Pinned figures must take cover if there is any available close at hand. Otherwise they fall to the ground. Figures may be pinned more than once. Each pin must be recovered from separately. Pinned units may not move or fight until they recover. To recover a 5 or 6 on a D6 is required. Killers roll four dice, Soldiers and Warriors 2, all others one.

Duels: In these settings, enemy leaders would often settle things one-on-one. In AGDTD a leader may challenge another to a duel. If the duel is accepted, they fight either by shooting or hand to hand using the normal rules with a slight change. If shooting, each figure is given duel points based on his morale. He must divide these (in writing) between Speed and Deliberation. The player with the higher Speed fires first. Figures with equal speed fire simultaneously. Points allocated to Deliberation are added to the first shot of the firer. In the first turn of a duel, pinning is ignored. Duels can continue on into the next turn, but in subsequent turns pinning is used.

Hand To Hand Combat: Hand-to-hand is resolved with a simple opposed die roll. Each figure rolls a D6 subject to modifiers for morale, weapon type, armor, etc. If the rolls are equal or the lower is only one lower than the higher, the fight is inconclusive. If the lower roll is 2 lower, he is wounded (if a Killer or Warrior) or killed. If the lower roll is 3 less, the loser is killed regardless of morale.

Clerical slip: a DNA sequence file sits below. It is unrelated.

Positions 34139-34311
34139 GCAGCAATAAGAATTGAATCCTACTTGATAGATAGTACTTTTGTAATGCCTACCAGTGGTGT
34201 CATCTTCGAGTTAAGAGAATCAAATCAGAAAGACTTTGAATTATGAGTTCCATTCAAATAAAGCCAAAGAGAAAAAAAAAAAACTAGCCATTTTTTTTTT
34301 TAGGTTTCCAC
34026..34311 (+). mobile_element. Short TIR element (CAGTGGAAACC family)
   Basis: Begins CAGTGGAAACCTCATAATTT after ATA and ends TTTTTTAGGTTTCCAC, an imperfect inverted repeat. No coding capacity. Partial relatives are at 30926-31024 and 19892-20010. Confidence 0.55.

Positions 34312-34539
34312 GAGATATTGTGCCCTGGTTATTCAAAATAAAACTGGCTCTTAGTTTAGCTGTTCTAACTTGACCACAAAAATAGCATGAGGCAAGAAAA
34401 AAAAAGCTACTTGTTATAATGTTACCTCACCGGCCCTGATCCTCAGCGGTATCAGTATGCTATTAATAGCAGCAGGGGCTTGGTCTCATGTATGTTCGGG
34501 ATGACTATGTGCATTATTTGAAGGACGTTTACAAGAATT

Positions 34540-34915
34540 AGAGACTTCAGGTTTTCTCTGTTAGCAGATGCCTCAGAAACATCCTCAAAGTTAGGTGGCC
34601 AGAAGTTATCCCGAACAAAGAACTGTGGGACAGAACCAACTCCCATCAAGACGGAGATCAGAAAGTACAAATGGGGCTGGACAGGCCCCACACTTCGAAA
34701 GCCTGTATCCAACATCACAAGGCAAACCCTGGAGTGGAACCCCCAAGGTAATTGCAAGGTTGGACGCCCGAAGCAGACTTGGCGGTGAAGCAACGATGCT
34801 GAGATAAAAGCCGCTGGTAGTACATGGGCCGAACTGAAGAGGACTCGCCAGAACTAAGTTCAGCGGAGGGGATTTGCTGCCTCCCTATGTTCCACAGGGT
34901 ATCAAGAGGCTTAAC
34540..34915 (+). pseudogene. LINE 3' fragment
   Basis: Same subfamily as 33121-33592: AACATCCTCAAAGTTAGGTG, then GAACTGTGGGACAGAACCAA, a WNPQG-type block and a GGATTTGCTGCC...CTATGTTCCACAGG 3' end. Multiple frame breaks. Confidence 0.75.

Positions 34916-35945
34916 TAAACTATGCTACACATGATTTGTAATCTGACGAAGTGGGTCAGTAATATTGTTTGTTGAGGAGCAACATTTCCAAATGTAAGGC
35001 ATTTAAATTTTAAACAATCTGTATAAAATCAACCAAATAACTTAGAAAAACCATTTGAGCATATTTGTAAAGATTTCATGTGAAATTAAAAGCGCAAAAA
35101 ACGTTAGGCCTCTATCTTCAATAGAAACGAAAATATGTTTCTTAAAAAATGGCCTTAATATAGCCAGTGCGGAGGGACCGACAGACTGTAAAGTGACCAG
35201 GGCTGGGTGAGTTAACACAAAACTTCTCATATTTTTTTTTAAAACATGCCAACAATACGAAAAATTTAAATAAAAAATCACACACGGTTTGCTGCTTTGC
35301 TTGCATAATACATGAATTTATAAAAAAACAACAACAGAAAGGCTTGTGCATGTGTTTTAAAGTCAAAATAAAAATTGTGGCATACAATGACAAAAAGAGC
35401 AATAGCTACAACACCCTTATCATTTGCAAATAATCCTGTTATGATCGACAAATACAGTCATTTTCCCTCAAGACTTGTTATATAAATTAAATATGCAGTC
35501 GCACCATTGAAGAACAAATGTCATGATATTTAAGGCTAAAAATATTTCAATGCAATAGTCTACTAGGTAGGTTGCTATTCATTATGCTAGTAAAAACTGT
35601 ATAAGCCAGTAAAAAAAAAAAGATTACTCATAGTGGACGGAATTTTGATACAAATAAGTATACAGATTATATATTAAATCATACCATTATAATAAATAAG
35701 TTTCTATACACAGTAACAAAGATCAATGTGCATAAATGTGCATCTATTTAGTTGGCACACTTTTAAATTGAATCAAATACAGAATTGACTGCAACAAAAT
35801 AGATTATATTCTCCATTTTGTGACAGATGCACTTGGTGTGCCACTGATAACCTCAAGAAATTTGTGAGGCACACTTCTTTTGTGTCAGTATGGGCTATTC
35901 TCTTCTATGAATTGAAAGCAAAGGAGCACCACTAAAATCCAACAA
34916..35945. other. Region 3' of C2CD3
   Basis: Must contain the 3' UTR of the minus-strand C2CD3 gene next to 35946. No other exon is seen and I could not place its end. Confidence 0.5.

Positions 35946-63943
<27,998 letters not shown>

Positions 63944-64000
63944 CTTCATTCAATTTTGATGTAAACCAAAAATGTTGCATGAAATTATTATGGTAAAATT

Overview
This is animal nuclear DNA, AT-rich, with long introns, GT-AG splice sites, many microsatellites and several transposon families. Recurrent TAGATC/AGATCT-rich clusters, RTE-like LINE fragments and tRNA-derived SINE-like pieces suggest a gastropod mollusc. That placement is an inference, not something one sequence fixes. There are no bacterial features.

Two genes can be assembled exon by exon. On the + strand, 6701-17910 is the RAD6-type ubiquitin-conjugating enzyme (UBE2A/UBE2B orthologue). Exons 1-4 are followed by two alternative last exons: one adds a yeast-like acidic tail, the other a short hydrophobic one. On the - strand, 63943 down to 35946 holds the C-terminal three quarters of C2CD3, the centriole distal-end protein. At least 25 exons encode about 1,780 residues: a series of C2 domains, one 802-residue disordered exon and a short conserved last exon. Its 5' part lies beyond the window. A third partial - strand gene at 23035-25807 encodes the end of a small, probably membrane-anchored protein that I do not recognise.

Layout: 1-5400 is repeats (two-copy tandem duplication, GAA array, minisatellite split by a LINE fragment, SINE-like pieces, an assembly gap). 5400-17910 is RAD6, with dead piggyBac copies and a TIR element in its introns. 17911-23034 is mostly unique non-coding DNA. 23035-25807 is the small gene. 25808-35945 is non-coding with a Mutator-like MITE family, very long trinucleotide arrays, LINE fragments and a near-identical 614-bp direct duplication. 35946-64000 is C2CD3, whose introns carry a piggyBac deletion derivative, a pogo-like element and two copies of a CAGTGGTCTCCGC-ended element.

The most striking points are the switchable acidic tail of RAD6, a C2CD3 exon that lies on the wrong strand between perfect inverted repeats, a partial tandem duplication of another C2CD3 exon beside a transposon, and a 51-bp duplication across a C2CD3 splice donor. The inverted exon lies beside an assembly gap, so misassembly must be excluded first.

Motivation and Leadership: In general each unit has a single leader. Figures in the unit are considered motivated if they are within the command radii of the leader. Units not within command radii cannot use aimed fore or move towards a visible enemy.

As they suffer casualties, units must check morale. A unit must make one morale check for every one of the following: each figure from the unit lost; or each friendly leader killed within 18” of the unit. Each failure means the unit acquires one Morale Failure marker. With one marker the unit continues to function. With two each figure in the unit is given a pinned marker which they must recover from. With three the unit routs. If a unit halts for a turn and is not under Aimed fore from the enemy it may rally. Note that Killers never check morale!


There are no army lists or scenarios included. There is a weapon table covering most all weapon types of the period (which are kept deliberately broad) but gamers will need to flesh to their forces on their own.


A Good Day To Die is a brief set of rules. And while I think the overall intent is quite clear, it leaves quite a bit up to the players to decide themselves. There are no hard definitions for cover, for example. Pinned units may take cover if it is “close” but there is no “within 2”” type rule.


Not played.